Effects and Health Effects
• Better education • Harmful effects
• Scientific research – Short term requirements for survival can lead
to degraded forests, topsoil, grasslands,
• Technological solutions resulting in fisheries, and wildlife populations
improvements in environmental quality
(e.g., safe drinking water) • Health effects
– Malnutrition, limited access to sanitation/clean
drinking water, outdoor and indoor air
pollution

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Prices of Goods/Services Rarely Include


We Are Increasingly Isolated From Nature
Their Harmful Environmental/Health Costs
• More than half the world’s population lives
• Consumers are unaware of the damage
in urban environments technological
caused by their consumption
isolated from nature
• Current government subsidies often
• We are unaware of:
increase environmental degradation
– The origins of our food, water and other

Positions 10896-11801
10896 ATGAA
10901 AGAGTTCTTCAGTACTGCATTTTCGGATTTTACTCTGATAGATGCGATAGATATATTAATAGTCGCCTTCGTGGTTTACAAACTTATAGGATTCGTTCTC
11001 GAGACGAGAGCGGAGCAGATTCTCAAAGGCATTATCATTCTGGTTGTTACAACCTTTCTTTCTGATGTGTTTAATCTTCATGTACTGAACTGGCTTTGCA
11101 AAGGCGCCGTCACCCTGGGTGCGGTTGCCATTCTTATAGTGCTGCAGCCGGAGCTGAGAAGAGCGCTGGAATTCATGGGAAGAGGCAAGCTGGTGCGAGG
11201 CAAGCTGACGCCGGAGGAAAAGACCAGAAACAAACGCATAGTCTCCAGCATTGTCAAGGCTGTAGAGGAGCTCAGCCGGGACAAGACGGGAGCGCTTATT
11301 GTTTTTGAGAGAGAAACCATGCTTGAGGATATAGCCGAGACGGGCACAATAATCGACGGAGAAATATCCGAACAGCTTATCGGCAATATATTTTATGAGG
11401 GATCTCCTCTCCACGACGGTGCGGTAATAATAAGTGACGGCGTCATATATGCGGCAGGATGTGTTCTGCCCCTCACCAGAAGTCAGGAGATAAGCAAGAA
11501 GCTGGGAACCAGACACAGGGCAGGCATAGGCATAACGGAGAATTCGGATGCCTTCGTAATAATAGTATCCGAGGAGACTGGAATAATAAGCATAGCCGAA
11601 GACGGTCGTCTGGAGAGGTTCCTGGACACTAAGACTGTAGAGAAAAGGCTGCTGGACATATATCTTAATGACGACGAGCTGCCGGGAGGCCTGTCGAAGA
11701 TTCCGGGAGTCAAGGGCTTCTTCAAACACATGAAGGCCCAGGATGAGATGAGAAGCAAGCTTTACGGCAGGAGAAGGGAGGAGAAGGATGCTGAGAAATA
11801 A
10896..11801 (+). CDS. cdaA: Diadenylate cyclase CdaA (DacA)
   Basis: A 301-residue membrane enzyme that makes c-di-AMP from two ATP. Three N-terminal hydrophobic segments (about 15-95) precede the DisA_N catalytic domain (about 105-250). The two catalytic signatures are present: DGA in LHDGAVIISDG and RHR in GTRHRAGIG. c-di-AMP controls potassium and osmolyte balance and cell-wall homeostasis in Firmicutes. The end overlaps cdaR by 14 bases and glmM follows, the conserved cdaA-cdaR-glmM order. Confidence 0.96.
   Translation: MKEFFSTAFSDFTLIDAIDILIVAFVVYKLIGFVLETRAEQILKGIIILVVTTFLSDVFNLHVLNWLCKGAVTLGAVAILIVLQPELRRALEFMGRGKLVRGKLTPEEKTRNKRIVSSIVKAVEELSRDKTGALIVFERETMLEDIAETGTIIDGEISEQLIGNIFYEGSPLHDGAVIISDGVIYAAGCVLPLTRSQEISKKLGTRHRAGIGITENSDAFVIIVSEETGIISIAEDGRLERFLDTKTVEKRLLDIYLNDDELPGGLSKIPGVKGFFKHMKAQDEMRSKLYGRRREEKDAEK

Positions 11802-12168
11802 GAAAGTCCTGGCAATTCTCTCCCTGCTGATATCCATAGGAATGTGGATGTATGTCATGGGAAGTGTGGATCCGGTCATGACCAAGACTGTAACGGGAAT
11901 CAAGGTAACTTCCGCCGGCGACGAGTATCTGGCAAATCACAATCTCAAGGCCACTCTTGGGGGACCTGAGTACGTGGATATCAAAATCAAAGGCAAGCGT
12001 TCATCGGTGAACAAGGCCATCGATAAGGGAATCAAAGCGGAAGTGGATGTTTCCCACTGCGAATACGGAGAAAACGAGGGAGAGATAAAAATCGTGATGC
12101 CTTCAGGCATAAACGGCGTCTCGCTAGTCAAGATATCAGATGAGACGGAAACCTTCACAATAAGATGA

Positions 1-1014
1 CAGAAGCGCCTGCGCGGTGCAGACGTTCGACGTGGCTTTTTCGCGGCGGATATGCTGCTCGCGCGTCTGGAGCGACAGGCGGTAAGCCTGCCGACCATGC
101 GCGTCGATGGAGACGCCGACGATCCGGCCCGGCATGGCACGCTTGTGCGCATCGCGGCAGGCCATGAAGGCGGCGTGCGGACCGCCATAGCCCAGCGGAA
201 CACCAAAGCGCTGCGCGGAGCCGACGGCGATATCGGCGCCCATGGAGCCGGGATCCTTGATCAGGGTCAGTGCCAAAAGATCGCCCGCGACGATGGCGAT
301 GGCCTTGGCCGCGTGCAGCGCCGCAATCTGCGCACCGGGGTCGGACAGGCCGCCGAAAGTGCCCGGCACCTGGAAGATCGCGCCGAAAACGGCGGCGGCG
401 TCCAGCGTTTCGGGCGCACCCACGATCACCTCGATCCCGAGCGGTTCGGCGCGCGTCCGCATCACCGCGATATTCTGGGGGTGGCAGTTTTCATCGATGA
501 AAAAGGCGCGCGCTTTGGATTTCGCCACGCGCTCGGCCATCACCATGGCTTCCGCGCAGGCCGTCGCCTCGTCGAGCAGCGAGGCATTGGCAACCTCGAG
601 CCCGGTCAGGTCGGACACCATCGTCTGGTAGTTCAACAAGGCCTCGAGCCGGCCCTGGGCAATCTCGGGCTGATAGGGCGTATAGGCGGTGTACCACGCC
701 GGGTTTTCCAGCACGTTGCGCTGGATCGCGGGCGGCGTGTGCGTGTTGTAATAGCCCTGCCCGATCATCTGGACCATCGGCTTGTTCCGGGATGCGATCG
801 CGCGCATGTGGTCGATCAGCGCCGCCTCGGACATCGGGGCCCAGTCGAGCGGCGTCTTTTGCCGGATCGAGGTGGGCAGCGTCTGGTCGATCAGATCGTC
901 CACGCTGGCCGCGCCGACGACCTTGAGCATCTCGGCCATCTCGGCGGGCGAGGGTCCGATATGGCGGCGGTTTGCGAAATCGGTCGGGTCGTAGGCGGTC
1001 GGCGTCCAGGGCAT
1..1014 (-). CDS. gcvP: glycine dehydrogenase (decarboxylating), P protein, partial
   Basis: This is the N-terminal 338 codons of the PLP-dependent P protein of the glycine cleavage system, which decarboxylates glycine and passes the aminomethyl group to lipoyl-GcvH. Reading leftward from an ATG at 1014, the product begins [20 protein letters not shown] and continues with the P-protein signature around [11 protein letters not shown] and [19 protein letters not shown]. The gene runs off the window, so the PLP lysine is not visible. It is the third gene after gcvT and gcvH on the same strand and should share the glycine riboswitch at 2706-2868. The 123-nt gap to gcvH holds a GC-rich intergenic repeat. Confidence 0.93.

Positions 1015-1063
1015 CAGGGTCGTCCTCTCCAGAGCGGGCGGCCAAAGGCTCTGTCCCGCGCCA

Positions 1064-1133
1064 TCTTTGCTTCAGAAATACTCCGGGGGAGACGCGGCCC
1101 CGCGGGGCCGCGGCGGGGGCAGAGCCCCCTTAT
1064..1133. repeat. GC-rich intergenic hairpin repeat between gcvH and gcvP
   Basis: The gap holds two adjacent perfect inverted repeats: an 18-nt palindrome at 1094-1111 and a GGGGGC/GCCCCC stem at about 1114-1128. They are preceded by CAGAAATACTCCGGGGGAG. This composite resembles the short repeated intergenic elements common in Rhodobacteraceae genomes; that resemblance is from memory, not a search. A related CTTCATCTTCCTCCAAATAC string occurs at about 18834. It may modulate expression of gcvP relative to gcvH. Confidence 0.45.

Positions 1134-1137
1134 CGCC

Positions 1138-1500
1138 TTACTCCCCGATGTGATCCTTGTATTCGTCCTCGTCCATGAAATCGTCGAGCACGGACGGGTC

– To live sustainably, government subsidies must
goods
become beneficial to the environment by:
– The pollution and waste generated by the
• Taxing pollution and waste
production of these goods and services
• Shifting from environmentally harmful to
environmentally beneficial subsidies
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People Have Different Views About


What is Your Environmental Worldview?
Environmental Problems/Solutions
• Each individual has his or her own • Three major types of world views:
environmental worldview – Human-centered
– A set of assumptions and values reflecting • Planetary management world view
how one thinks the world works and what • Stewardship world view
one’s role in it should be – Life-centered
– Earth-centered